Each state should nominate a senior police officer, not below the rank of Superintendent of Police, as the Nodal Officer in each District, to ensure that preventive measures are taken to check incidents of mob violence/lynching. •

The State Governments should forthwith identify Districts, Sub-Divisions and/or Villages where instances of lynching/mob-violence have been reported in the recent past, say, in the last five years.

The Secretary, Home Department of the concerned States shall issue directives/advisories to the Nodal Officer of the concerned Districts for ensuring special care in the identified areas.

  • Every police officer, directly in charge of maintaining law and order in an area, shall take all reasonable steps to prevent any act of lynching including its incitement and commission. In doing so, he shall make all possible efforts to identify and prohibit instances of dissemination of offensive material or any other means employed with a view to incite or promote the act. •

 Every police officer, directly in charge of maintaining law and order in an area, shall make all possible efforts to identify patterns of violence in the area under his jurisdiction, that indicate occurrence of targeted violence, including the creation or existence of a hostile environment against a person or group of persons. •

 It shall be the duty of every police officer, directly in charge of maintaining law and order in an area, to exercise his authority on a mob in order to cause it to disperse. In exercise of such authority, the officer may use such powers as vested in him under Section 129 of the Code. REMEDIAL MEASURES •

If an incident of lynching/mob-violence takes place despite the measures taken by the state, the jurisdictional police station shall immediately lodge an F.I.R. under the appropriate provisions of law. Intimation of the registration of the FIR shall be promptly given to the Nodal Officer in the district who, in turn, shall ensure that effective investigation is carried out. •

Cases where a charge sheet is not filed within a period of three months from the date of registration of the FIR shall be reviewed by the Nodal Officer, who may pass orders for a fresh investigation by another officer not below the rank of the Deputy Superintendent of Police when he is of the considered opinion that the same is necessary. •

 Immediate steps shall be taken by the district administration to provide security to the victim of lynching/mob-violence and his/her family members. •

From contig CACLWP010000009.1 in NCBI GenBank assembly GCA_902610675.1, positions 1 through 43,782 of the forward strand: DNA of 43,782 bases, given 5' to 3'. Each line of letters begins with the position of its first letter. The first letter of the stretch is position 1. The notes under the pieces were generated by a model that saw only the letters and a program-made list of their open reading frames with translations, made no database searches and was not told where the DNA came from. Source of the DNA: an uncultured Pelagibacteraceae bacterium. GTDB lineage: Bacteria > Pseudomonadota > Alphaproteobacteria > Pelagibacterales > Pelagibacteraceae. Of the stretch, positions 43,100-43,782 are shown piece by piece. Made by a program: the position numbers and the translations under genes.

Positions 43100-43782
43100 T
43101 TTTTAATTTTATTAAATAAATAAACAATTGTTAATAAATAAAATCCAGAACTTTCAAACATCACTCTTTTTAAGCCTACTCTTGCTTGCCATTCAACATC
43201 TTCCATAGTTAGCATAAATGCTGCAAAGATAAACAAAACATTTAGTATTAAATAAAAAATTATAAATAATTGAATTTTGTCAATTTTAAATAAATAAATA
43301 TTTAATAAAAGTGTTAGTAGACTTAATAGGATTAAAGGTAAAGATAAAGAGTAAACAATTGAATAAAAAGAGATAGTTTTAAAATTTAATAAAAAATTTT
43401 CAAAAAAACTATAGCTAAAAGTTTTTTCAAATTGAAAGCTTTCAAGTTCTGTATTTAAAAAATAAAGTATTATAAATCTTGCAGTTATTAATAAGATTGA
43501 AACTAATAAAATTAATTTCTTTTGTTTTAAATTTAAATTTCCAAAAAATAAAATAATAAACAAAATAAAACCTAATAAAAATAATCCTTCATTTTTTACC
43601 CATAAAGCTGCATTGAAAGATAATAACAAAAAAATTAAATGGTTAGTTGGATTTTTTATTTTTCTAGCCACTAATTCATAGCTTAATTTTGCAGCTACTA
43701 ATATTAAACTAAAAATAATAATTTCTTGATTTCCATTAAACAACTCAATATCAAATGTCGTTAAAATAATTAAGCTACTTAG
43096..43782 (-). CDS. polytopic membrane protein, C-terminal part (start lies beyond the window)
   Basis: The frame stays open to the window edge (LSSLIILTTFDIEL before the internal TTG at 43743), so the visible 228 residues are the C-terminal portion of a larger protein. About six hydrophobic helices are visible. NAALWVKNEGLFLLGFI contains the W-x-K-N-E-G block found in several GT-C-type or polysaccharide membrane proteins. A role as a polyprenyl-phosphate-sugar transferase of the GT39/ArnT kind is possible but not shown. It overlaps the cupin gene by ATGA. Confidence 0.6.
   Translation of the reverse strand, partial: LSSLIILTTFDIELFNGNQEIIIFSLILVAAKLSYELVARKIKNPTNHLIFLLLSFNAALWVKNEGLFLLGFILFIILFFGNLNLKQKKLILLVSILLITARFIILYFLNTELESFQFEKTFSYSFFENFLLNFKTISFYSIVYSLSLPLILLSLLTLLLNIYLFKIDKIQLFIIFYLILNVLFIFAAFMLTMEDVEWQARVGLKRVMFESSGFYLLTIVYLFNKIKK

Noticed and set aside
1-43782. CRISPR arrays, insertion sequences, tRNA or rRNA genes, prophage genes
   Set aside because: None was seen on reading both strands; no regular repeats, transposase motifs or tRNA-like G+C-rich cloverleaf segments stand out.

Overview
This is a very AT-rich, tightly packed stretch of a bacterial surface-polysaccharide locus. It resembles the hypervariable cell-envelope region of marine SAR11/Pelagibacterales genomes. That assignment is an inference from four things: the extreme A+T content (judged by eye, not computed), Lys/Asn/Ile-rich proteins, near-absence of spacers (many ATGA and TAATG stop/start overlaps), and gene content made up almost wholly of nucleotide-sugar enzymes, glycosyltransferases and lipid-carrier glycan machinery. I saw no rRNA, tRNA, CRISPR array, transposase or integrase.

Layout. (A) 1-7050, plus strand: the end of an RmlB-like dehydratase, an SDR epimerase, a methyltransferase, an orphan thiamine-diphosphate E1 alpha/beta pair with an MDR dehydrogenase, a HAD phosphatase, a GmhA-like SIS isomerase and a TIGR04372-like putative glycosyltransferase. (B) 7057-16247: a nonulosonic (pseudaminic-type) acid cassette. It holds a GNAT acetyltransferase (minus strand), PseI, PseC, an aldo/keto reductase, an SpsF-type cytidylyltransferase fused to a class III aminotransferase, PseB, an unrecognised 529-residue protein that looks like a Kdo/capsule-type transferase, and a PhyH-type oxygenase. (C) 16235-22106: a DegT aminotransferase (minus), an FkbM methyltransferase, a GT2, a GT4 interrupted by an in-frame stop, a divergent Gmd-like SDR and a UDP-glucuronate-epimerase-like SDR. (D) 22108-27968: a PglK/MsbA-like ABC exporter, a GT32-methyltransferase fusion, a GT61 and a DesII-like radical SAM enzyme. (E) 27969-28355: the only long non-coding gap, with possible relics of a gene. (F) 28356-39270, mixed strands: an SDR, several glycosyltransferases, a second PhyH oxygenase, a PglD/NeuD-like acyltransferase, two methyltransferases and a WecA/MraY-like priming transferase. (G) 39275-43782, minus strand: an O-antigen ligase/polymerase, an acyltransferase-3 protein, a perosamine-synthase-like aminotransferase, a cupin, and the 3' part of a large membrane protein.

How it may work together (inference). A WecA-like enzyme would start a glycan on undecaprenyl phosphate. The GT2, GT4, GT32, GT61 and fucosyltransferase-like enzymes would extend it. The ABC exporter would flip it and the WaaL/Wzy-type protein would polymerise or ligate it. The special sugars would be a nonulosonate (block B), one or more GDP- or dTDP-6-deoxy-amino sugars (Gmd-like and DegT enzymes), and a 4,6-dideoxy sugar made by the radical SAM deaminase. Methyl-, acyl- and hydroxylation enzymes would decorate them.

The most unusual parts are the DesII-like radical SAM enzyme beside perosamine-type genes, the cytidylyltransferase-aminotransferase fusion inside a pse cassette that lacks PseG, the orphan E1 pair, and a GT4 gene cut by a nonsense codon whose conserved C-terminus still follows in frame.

The State Government shall provide Compensation to the victims within 30 days of the incident. Where the death of a person has occurred as a consequence of lynching, such compensation shall be paid to the next of kin of the deceased. While computing the compensation, the State Government must give due regard to the bodily, psychological and material injury as well as the loss of earnings, including loss of opportunity of employment and education, and the expenditure incurred on account of legal and medicinal assistance. •

 Wherever it is found that a police officer, or an officer of the district administration has deliberately not complied with these directions or has failed to exercise the power legally vested in him in order to prevent or investigate an act of lynching/mob-violence, such action will be regarded as wilful negligence/misconduct. Disciplinary action as per extant service rules must be taken against the same. An enquiry regarding the same must be concluded within 6 months. MEASURES FOR AN EFFECTIVE TRIAL •

 Incidents of lynching/mob-violence shall be tried by specially designated fast-track courts in each district. Such a Court shall hold the trial on a day-to-day basis. The trial shall preferably be concluded within six months from the date of taking cognizance of the offence. •

A Designated court may, on an application made by a witness in any proceedings before it or by the Public Prosecutor in relation to such witness or on its own motion, take such measures as it deems fit for keeping the identity and address of the witness secret. •

A victim shall have the right to reasonable, accurate, and timely notice of any court proceeding. He or she shall be entitled to be heard at any proceeding in respect of bail, discharge, release, parole, conviction or sentence of an accused or any connected proceedings or arguments and file written submissions on conviction, acquittal or sentencing. •

A victim shall be entitled to receive free legal aid if he/ she so chooses and to engage any advocate who he or she chooses from among those enrolled in the legal aid panel under the Legal Services Authorities Act, 1987 and the Legal Aid Services Authority established under the said Act shall pay all costs, expenses and fees of the advocate appointed by the victim or the informant. •

 It shall be the duty and responsibility of the State Government for making arrangements for the protection of victims, and witnesses against any kind of intimidation, coercion or inducement or violence or threats of violence.

 Finally, it has been suggested that these measures be carried out within six weeks hence by the respondent States and that the Reports of compliance be filed within the said period before the Registry of the Supreme Court. Read The Submissions by Sr. Advocate Sanjay Hegde